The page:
So, alas, those canning jars I collected last year sat mostly on the shelves, empty and upside down. It was just a depressing sight to see. We're putting in raised beds for everything but the potatoes and corn this year. We'll also be bringing in topsoil for them, since anything decent that's already on the place is growing grass. The big garden space grows things like onions, corn and potatoes very well, it's everything else that really suffers. On the bright side, it puts the veggies up by the house! While a lot of lawn can be pretty, it's a lot to take care of for no input. The next addition project is going to be Jerusalem Artichoke in the flower beds. Great for animal feed, people, decoration and is a good source for fuel grade alcohol...if J decided to do that for the farm (need licenses and all that). The beds around the house are raised cement, so invasion won't be an issue. 'Course if it turns out to be such a helpful little plant, invasion may not be an issue either!
I've been putting the stall muckings into the garden spot, that will be worked in in the next few weeks and then I really have to pick a spot for compost! Next winter, between the cows and goats I'm going to have a great booster for that.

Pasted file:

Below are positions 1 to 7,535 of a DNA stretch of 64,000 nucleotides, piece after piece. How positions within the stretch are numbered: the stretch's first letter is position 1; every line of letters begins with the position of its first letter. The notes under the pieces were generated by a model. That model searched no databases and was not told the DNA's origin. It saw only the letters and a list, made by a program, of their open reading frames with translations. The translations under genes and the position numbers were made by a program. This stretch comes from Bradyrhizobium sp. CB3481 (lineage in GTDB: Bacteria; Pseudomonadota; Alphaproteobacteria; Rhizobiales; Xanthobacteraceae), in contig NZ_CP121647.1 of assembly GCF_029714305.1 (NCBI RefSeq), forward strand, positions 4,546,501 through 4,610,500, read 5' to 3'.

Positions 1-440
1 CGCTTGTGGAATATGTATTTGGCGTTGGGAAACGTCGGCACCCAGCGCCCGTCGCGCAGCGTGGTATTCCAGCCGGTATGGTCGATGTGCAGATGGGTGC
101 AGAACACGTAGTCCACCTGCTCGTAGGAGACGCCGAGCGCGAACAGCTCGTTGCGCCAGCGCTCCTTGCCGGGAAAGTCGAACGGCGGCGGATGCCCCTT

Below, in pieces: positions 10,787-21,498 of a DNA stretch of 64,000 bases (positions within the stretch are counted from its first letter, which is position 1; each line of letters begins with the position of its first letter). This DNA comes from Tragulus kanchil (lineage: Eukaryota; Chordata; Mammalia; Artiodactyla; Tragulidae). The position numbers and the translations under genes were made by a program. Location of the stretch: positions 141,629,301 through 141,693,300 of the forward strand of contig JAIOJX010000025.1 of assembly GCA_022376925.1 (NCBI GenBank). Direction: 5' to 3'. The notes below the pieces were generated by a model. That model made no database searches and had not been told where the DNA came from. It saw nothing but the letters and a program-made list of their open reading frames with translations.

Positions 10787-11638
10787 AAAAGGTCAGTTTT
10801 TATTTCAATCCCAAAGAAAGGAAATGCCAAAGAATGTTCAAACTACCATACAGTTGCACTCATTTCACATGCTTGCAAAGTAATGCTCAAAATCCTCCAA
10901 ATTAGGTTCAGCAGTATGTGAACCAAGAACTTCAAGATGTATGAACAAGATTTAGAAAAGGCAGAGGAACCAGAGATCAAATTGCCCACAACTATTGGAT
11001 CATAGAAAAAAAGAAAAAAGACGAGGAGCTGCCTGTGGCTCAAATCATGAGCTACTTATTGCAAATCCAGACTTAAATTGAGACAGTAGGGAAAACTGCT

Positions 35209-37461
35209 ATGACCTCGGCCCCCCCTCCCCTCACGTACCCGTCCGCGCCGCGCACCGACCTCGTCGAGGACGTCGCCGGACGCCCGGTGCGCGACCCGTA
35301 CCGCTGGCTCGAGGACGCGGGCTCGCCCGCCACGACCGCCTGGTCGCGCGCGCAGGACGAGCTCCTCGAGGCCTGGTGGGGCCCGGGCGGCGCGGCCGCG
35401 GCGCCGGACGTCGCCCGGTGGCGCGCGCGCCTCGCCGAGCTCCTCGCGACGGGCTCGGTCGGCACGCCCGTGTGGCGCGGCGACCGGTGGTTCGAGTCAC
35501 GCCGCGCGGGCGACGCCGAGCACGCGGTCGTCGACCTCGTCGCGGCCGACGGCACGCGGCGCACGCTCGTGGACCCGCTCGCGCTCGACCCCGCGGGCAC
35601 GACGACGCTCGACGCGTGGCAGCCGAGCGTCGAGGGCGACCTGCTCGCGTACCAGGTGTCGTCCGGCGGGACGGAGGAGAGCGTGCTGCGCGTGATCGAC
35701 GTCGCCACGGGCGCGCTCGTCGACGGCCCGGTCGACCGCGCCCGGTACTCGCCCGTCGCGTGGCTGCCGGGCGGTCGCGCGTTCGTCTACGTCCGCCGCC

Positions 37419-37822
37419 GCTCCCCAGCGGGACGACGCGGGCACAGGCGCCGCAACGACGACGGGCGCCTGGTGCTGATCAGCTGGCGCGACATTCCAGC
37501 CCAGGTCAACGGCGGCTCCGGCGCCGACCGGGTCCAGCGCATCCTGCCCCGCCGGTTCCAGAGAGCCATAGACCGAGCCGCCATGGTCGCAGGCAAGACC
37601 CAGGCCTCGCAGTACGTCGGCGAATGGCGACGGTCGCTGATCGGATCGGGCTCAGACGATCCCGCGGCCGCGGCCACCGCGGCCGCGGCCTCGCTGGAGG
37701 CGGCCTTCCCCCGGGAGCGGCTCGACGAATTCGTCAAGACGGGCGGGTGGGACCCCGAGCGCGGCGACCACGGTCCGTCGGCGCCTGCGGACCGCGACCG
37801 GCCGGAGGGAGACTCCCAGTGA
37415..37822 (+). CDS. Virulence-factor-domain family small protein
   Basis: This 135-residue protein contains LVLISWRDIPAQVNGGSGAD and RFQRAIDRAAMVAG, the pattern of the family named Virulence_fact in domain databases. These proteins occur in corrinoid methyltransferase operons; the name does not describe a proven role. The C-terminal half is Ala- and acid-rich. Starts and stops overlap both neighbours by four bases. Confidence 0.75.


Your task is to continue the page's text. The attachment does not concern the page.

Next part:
Oh wow, this is turning into a novel.

Okay for the family side of things......well they're getting bigger, even Malina! Here's Bruce snuggled up to Daisy for family movie night

Both of the dogs curl up into these little balls and the kids have found they make excellent pillows...the dogs think it's fantastic as well.

Bruce's feet are now bigger than mine, he's almost as tall as me now. Lars isn't that far behind at a men's 6, Anna...well she's growing steady and Leif is keeping pace. Malina is still no bigger than a minute, complete with a Keebler elf voice.

There's the year in a not so small nutshell. This year, goals are woodshed, hayshed, pigs, a rooster, milking room at least (I need something I can heat just a little), raised beds...looks like it's going to be another busy year. One of these years, we'll be down to just running the farm....maybe. :)

No comments: